This week in BB&S, the multi award winning blog covering all the best of Babes, Beer and Sports bloggers and commentors weighed in on the following topics; Are the pro sports seasons too long and do too many teams get in the playoffs, In the NFL vs Player debacle who's watching out for the fans, There was a touching tribute to 9/11 and Seal Team 6, Celebration of brew the demise of ObL and Cinco de Mayo and Discussion of whether or not the NBA is on the brink. Below are some of the highlights. If you want to find out how you can join this private group of fannatics of all things regarding Babes, Beer and Sports, scroll down!
So too many teams are making the playoffs you say? Well, I didn't see you complaining during March, when a #65 (or #68) team invited to the tournament made it all the way to the Final Four. You kind of liked that, didn't you? What about a #8 seed going all the way to the Final to be beaten by a #3 seed? Why weren't you calling for them to cut the tournament down from 68 teams to 16? Look, you can't have it both ways. The Green Bay Packers benefitted from there being a wild card slot. They were playing the best football at the end of the year, when it counted, and they beat all the best teams, including the best team from the other conference in the most important game of the year. A champion is a Champion, a team that qualifies for the playoffs then does all that is required of them (no home field advantage, etc) to get themselves in the position to win it all. You can't discredit one without discrediting them all, and unless you don't want to have any kind of playoff system at all, then you have to live with it. I hope you enjoyed last year's New England vs Atlanta Super Bowl.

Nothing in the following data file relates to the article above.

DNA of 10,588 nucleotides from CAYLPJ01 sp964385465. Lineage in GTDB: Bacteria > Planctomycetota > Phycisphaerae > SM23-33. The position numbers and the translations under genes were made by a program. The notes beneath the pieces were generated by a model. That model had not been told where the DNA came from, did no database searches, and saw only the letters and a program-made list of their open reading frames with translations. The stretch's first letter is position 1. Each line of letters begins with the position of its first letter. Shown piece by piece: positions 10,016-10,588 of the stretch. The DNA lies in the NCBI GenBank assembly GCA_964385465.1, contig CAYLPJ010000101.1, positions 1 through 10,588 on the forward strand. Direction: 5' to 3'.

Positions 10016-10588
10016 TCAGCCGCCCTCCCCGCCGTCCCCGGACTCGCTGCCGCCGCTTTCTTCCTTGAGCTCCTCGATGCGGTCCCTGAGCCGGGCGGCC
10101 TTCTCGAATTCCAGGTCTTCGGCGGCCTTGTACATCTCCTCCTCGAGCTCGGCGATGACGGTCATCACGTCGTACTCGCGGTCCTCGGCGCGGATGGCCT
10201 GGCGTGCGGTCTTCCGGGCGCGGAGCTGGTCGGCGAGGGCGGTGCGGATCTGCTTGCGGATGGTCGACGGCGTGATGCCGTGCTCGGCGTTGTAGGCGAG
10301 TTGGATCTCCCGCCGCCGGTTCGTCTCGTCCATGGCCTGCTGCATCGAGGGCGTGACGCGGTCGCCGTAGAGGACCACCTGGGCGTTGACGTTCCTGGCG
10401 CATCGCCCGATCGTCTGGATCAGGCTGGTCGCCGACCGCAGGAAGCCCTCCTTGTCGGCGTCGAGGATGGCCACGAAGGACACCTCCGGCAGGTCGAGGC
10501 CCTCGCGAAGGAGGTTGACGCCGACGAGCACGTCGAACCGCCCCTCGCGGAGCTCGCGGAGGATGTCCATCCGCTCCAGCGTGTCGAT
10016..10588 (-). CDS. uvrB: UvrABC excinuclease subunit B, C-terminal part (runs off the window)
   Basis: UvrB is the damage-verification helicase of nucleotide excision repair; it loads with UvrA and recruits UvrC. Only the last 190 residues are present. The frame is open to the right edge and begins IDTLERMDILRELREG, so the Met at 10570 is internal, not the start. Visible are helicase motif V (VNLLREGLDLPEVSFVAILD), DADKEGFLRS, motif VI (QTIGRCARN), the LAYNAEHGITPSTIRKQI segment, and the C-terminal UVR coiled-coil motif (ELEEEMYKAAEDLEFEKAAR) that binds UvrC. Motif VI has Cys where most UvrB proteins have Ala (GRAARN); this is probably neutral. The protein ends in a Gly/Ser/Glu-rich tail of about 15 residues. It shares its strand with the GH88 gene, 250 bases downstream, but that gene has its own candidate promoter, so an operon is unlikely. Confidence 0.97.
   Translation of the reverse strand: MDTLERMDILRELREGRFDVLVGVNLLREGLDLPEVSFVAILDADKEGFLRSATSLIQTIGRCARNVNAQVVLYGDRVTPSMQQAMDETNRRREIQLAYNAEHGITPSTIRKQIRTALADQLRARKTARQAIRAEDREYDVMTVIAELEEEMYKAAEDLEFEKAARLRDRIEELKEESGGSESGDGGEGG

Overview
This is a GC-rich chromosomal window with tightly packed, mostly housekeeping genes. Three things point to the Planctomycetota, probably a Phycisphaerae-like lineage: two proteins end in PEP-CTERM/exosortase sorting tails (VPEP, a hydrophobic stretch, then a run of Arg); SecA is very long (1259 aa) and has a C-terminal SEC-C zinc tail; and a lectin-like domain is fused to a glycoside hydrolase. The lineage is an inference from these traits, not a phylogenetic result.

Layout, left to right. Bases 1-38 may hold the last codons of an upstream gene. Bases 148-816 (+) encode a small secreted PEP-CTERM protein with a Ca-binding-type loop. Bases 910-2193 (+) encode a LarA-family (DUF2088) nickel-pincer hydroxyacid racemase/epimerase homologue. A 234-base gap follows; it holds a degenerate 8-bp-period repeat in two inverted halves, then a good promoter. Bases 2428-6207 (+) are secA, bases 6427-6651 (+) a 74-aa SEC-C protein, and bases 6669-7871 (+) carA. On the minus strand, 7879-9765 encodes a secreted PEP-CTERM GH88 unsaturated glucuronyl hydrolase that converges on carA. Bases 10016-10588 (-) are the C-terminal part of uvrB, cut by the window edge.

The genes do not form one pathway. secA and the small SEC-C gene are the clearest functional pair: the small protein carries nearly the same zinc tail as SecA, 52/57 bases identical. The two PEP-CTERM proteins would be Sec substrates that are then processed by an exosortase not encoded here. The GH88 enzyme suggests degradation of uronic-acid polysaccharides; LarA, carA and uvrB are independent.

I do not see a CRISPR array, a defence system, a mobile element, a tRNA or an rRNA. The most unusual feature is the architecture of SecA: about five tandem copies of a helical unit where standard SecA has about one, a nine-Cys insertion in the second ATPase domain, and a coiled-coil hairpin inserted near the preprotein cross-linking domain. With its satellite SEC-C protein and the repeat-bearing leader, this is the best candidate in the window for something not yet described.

So I'm looking around the room and I'm trying to find out who's looking out for us fans. Not the judge or she would have sent this back to the federal mediator who has brought labor and management together multiple times before. As much as I don't trust the government, the labor mderators have a pretty good track record. So is it the NFL? Hell no. And a side question. Shouldn't the commish be looking for the best interest of football, not pro owner or player, but pro football? And last, is it the owners? He to the double l no, they know we (big me included will be back!).